While hiking the trails of Georgian Bay Islands National Park, the visitor with a keen eye and vivid imagination is awestruck by the vast stretches of time taken to shape the natural history of the park. What appears to be only a hill may actually be a glacial deposit or a shoreline dating back thousands of years, and the exposed Canadian Shield rock that is today so familiar to park visitors was in fact formed many millions of years ago.
Figure 1: Otter Creek projectile made from Onondaga chert, Middle Archaic period, 7,000 years ago© Parks Canada/ Collection GBINP
What is less apparent is the fact that Georgian Bay Islands National Park also preserves human cultural history as well as the more obvious natural history. Long before Beausoleil Island was a haven for tourists, it was visited and inhabited by many distinct Aboriginal peoples. Artifacts from as far back as the Middle Archaic period, 7,000 years ago, have been found, such as an Otter Creek projectile made from Onondaga chert (See Figure 1). The remains of ancient pottery, tools, and hunting implements that have been found on Beausoleil have enabled archaeologists to determine that the island was, in all probability, used as a summer camp by early hunting and gathering cultures. These include primarily a Middle Woodland site occupied by the Point Peninsula and Saugeen groups (2,400-1,300 years ago), and the Algonkian speaking Odawa (or Ottawa) of the Late Woodland Period (600-400 years ago). Several other cultures have also left evidence of their occupation on the island.
Algonkian and Wendat (Huron) people of the Georgian Bay area first experienced actual European contact in the early 1600s following Champlain's historic voyage of 1615. The first mention of one of the park's islands was made by Gabriel Sagard in 1624 describing a visit to an Algonkian village on what is believed to have been Beausoleil Island. Following European contact, the Native people experienced social turbulence and a disruption of their way of life, as a result of repeated relocation and encroachment by Europeans. New diseases were often present in communities long before the actual presence of a white man arrived. The Algonkian people returned to their traditional land farther east and finally, French missionary activity led to an encounter between the Wendat and Iroquois Confederacy which resulted in the dispersal and migration of the Wendat Nation to Quebec and to the southern United States. Most recently, however, the Wendat were welcomed back to their original territory in a ceremony after 350 years of absence by the Ojibwa nations, who now occupy the area.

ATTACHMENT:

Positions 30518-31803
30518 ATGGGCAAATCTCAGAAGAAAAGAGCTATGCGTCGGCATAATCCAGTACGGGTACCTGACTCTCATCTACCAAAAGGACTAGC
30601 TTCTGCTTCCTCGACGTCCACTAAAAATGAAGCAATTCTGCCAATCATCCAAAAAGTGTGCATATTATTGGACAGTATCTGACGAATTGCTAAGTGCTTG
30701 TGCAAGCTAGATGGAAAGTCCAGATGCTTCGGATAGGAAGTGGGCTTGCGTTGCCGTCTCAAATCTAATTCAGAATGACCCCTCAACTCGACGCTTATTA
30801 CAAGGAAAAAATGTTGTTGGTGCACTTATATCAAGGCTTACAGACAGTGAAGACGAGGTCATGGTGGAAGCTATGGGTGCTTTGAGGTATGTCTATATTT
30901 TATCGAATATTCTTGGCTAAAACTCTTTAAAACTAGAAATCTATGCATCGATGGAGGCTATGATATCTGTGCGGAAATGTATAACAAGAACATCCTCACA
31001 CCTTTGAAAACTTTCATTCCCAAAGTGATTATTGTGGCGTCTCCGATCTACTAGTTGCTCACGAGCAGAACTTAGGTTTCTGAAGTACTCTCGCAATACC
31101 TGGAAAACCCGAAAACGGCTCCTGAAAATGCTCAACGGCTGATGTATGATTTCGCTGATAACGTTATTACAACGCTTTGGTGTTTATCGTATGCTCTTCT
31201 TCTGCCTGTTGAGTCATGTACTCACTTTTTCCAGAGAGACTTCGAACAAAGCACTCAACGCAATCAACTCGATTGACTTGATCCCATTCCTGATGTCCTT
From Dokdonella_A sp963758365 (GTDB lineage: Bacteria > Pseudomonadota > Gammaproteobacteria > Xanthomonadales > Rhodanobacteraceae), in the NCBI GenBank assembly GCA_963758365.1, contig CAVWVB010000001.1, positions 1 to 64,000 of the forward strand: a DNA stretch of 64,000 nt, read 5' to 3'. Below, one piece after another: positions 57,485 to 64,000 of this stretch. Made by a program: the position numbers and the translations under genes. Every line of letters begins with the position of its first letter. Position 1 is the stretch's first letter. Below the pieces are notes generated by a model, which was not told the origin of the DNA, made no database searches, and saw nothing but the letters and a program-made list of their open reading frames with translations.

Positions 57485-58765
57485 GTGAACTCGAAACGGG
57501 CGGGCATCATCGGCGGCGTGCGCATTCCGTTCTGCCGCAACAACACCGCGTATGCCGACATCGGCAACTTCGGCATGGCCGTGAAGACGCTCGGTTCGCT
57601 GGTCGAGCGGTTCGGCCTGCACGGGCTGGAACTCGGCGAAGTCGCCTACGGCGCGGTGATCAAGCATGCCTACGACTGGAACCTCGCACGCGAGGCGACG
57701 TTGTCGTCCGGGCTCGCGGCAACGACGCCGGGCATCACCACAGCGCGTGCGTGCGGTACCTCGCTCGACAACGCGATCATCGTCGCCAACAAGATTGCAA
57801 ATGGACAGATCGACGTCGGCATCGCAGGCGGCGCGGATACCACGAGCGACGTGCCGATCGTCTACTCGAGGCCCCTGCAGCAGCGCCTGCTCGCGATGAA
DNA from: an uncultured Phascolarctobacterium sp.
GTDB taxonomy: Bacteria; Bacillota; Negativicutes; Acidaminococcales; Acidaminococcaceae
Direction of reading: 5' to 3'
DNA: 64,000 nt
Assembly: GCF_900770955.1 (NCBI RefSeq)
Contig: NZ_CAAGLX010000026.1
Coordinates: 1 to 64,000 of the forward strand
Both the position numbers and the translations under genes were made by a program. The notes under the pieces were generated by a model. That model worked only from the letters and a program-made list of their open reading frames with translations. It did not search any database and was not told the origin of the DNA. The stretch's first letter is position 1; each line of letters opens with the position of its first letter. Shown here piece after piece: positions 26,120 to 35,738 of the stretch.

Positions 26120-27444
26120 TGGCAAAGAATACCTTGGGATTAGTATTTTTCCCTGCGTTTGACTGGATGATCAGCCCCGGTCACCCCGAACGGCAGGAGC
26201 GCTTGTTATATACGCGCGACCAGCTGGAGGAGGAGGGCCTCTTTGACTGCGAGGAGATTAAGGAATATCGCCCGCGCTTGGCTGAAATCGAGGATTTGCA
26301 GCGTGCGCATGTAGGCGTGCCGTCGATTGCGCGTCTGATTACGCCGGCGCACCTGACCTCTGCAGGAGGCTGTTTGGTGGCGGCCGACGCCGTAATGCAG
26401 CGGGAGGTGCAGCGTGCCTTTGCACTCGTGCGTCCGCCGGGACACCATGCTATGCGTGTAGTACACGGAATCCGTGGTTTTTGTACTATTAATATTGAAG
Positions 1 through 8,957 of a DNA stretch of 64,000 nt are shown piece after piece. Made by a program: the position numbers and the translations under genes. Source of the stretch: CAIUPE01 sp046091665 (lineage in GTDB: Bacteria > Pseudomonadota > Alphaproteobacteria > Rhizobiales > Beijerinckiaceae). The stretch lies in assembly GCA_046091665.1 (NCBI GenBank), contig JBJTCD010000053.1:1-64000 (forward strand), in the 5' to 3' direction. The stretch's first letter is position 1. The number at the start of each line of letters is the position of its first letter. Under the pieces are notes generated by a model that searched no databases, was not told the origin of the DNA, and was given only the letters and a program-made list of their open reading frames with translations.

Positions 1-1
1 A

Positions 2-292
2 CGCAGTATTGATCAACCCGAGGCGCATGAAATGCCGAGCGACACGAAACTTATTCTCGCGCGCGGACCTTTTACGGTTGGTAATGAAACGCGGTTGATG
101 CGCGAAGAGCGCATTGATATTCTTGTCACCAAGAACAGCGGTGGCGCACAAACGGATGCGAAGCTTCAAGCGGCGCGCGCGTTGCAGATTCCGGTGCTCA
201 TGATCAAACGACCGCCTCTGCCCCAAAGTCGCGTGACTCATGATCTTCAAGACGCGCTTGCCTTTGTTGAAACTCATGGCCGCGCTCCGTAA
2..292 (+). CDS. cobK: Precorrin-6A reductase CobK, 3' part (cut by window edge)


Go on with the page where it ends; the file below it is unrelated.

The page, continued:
The Ojibwa from the Great Lakes arrived in the Georgian Bay area in the early 18th century. Being hunters and gatherers, they had sound knowledge of the land, the medicines, and the animals. The Ojibwa became a major economic force in the fur trade and played a major role in the military force during the War of 1812. Fearing attack from the south, there was pressure on the Ojibwa to be removed from certain areas to strategically allow for routes of defence, eliminating access to their traditional travelling routes. The introduction of colonization began to change everything for the Ojibwa. In time, the Ojibwa surrendered more and more of their land until they had the rights to only a fraction of their former holdings.
By the beginning of the 19th century they had been localized in Reserves where they were encouraged to adopt the ways of "civilized" man. Written documents from the period show that politicians and religious leaders of the time wanted to "save" the Ojibwa from their traditional lifestyle of hunting and gathering by teaching them the ways of the Christian farmer. An "experiment" was set up in 1830 at Coldwater in order to promote the lifestyle of the Bible and the plough. Eventually, the experiment failed due to inferior equipment, incompetent staff, and factional infighting among the missionaries. In 1836, the people were divided under three principle chiefs and moved to different locations. One group under Chief John Assance settled on Beausoleil Island. The other two groups settled in Mnjikaning (Rama) along the shores of Lake Couchiching and Georgina Island in southern Lake Simcoe.
OJIBWA RESERVE (1836 - 1856)
On Beausoleil Island, under the leadership of Chief John Assance, the band continued to pursue an agricultural lifestyle and a Christian education. Settling at what is now Cedar Spring, a cleared meadow that is visible from the water is all that remains of the fields that were tilled here more than a century and a half ago. The settlement included 16 log houses, a church, two barns and more than 80 hectares of land cleared for growing corn and potatoes.
Life was very difficult for the Beausoleil Band. The island proved to be quite difficult for farming; the sandy barren soil caused repeated crop failures despite their efforts. Although the fishing was very plentiful, they could not sustain themselves there, and the once independent band was forced to rely on the government for staples such as flour and pork. In 1856, the band moved west to another island in Georgian Bay, Christian Island, bringing with them the name Beausoleil First Nation. Today, Beausoleil First Nation continues to flourish as a community that has endured displacement and colonization.
A few settlers did remain on Beausoleil, eking out a life with a determined spirit.